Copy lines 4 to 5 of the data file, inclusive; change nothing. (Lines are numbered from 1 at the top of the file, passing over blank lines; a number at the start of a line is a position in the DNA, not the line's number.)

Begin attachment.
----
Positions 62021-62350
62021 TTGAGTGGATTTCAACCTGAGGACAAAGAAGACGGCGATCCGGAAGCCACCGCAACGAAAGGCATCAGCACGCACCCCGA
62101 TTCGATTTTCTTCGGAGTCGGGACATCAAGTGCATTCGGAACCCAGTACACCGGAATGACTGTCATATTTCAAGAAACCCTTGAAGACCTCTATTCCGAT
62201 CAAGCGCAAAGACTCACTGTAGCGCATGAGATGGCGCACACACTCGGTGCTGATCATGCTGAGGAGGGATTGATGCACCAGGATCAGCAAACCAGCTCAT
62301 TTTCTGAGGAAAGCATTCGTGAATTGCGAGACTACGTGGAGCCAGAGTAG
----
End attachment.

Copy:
62201 CAAGCGCAAAGACTCACTGTAGCGCATGAGATGGCGCACACACTCGGTGCTGATCATGCTGAGGAGGGATTGATGCACCAGGATCAGCAAACCAGCTCAT
62301 TTTCTGAGGAAAGCATTCGTGAATTGCGAGACTACGTGGAGCCAGAGTAG